Water Restrictions FAQs
What has SSISA done to reduce water consumption?
For the past 12 months we have introduced a number of interventions to improve our water efficiency. This has resulted in a 15% reduction in water consumption over 12 months. Interventions include:
- Lo flow shower heads.
- Restrictors on our showers and basins. Reducing the flow of the showers from 8kl/h to 5.8 kl/h (super low flow) and the basins to 1kl/h.
- Waterless urinals
- Hand sanitizers in the bathrooms.
- Various awareness campaigns using posters, emails, digital media. Encouraging members to further reduce shower time to 90seconds will roll out from 22nd January.
Should SSISA really be aiming to reduce consumption any further since services rely on water?
Any facility that is not considered a “critical services facility” is mandated to reduce water consumption in this time of crisis. Businesses have been set a target of 20% (year on year reduction) and this will increase to 45% from January 2018. The step-down hospital on the 5th floor have applied for exemption and SSISA is investigating applying for lenience given the health services administered in the building.
Which areas use the most water in SSISA?
We have installed water meters at various points in the building. The waste (showers and toilets) use the most amount of water. The next highest individual source is the swimming pool, although it only accounts for 1/30th (a day’s worth) of SSISA’s monthly water consumption.
What is SSISA’s average daily consumption and what do we need to aim for?
SSISA have reduced average daily consumption from 46kl to 40kl over the last 12months.
With Level 6 water restrictions coming into effect on 1st January 2018 all commercial buildings need reduce their water consumption by 45% compared to pre-drought usage i.e 2015
Now SSISA is tampering with shower times. Are these efforts really decreasing the overall water consumption of the City of Cape Town?
Everyone must play their part, and SSISA is no exception. The cumulative effect of our combined efforts will most certainly make a difference. We understand this is frustrating and may be inconvenient. We are exploring different strategies and monitoring the impact of each to try find the best solution for our facility and members. We ask for your patience as we undergo this process. The showers are indeed one of the highest consumption areas and, as such, we must be proactive in addressing this.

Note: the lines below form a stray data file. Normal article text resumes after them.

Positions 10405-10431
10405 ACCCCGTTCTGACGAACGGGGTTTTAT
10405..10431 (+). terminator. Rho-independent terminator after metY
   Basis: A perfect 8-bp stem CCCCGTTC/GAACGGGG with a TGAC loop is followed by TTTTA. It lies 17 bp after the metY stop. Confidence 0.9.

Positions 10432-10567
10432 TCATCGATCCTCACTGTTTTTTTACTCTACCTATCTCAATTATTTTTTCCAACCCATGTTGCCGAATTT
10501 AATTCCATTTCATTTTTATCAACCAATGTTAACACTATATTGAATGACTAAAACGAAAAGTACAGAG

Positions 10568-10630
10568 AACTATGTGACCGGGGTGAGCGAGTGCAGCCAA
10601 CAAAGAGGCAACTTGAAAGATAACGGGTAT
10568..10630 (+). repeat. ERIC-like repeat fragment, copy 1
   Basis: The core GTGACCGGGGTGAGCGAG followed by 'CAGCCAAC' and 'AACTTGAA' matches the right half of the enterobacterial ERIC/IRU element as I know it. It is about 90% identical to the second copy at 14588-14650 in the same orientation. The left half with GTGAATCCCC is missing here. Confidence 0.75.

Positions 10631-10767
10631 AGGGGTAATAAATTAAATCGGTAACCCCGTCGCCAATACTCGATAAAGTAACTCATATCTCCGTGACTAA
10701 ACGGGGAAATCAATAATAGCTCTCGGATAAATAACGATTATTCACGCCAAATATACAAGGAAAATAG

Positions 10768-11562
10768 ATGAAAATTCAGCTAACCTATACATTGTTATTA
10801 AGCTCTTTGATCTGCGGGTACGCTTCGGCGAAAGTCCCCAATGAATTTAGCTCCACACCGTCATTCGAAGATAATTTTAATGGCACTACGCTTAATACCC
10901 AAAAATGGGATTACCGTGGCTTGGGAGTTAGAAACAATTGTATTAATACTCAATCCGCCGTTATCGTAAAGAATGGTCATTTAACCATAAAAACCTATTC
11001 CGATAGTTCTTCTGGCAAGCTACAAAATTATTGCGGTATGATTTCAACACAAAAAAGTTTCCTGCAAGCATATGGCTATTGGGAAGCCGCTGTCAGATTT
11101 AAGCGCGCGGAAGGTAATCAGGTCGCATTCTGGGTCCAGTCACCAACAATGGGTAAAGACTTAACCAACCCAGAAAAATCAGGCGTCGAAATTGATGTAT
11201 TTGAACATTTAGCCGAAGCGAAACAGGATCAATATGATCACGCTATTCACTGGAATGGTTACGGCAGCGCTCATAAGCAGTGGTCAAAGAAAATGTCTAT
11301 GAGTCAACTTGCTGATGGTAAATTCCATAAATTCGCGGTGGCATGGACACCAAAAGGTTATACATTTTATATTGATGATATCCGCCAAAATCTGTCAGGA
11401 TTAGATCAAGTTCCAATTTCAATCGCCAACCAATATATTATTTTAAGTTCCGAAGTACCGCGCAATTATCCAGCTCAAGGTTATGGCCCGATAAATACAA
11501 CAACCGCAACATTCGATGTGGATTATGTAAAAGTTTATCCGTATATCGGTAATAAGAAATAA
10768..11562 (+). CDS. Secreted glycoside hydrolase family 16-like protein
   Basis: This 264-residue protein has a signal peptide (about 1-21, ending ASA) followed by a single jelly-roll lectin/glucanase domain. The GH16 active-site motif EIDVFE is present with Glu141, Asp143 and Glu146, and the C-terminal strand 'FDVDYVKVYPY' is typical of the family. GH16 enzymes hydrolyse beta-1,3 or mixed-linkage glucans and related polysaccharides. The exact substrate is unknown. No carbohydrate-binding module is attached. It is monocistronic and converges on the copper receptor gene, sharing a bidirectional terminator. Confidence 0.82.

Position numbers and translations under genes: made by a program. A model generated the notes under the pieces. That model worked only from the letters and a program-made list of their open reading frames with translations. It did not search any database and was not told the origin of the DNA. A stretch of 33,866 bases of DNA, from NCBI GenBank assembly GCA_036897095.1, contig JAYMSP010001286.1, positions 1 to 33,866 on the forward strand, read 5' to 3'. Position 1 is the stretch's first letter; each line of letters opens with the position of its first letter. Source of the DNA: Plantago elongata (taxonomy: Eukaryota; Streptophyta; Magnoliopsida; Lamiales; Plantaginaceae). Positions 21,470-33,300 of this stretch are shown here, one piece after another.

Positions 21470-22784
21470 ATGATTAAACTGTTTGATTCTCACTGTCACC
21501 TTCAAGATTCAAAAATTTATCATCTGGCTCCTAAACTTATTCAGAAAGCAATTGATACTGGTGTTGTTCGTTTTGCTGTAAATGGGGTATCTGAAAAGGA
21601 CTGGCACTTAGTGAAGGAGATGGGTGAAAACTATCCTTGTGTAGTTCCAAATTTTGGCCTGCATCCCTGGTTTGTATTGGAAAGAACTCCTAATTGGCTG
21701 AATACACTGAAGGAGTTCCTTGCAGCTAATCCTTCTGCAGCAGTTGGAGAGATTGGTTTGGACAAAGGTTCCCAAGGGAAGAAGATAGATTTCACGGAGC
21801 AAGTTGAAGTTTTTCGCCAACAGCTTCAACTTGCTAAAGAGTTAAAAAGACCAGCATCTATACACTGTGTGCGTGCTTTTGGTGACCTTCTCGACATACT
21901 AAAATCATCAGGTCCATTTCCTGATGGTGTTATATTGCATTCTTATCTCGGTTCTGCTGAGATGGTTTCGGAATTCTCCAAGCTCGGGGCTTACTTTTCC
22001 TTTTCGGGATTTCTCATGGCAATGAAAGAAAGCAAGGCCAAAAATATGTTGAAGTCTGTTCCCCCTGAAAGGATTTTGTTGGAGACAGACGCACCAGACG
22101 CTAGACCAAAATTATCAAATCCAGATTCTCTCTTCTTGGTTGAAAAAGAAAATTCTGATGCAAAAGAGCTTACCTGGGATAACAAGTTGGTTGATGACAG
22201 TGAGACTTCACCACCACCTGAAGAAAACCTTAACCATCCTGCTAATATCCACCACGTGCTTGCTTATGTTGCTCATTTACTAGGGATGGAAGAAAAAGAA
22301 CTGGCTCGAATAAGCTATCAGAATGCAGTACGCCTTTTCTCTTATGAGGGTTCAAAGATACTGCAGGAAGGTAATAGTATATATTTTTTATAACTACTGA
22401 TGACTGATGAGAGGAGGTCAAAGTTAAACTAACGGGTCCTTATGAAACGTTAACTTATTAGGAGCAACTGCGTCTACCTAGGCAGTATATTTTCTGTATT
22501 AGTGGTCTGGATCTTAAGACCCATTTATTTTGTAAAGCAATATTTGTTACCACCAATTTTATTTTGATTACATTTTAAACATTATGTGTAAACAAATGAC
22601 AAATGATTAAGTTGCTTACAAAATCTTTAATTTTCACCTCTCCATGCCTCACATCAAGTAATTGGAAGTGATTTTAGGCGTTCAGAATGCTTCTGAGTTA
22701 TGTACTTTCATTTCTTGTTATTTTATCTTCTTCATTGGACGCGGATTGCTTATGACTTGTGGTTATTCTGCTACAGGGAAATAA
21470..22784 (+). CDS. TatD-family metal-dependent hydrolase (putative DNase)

- SSISA, alongside the City are now encouraging members and the public to further reduce shower time to 90seconds. Up for the challenge? Use the Wet (water on), Lather (water off), Rinse (water on) method – it works!
- In week 1, we piloted a process of turning off showers at 09h00 daily. We monitored water consumption and gym traffic and were able to reduce our consumption by a further 12% i.e. achieving a 27% decrease compared to December 2016
- In week 2, we will pilot keeping some showers open until 15h30 but limiting total usable showers to 3 showers. In this way, members attending gym throughout the day can access showers. We ask those coming in from 15h30 to please shower at home. We will monitor weekly and monitor the impact on water consumption and customer service.
Why hasn’t SSISA installed water saving shower heads that intermittently switch off?
There are significant cost implications to doing this and we do not believe this would significantly reduce water consumption as many members have been compliant with 2 minute showers and are proactively encouraging members who aren’t doing so to try harder. Now that a Borehole has been approved, it is a better long-term solution than the water saving shower heads.
What is the long-term solution regarding shower restrictions and water supply to the building?
A borehole and filtration plant is being installed within the first quarter of 2018. This will enable SSISA to go off the grid and supply its own water to the building.
Why doesn't SSISA consult or has SSISA consulted with an external strategist about the best way forward?
SSISA has indeed spent many months with consultants discussing the best way forward. It is with their input that we have implemented the various strategies and have now decided to acquire a borehole.
Why are we only getting a borehole in the first quarter of 2018? Was is not short sighted to wait this long?
- This has been in discussions for a large part of the year. We have consulted with companies in the Newlands precinct and explored options including sharing boreholes. Our complex plumbing system and water quality requirements means that this is not an option and also means that a borehole (and filtration system) for SSISA will cost close to R1 million. As SSISA is a Not-for-profit company, we first needed to aggressively explore and monitor the impact of cost effective solutions as an alternative to a borehole. Only once we demonstrated this was not enough, could we justify the cost of a borehole.
- The borehole needs to be registered with the City of Cape Town and a water license is required to be permitted to take out more than required on a daily basis. The daily amount that can be used from a borehole is 10kl/day and SSISA’s daily consumption is 40kl/day.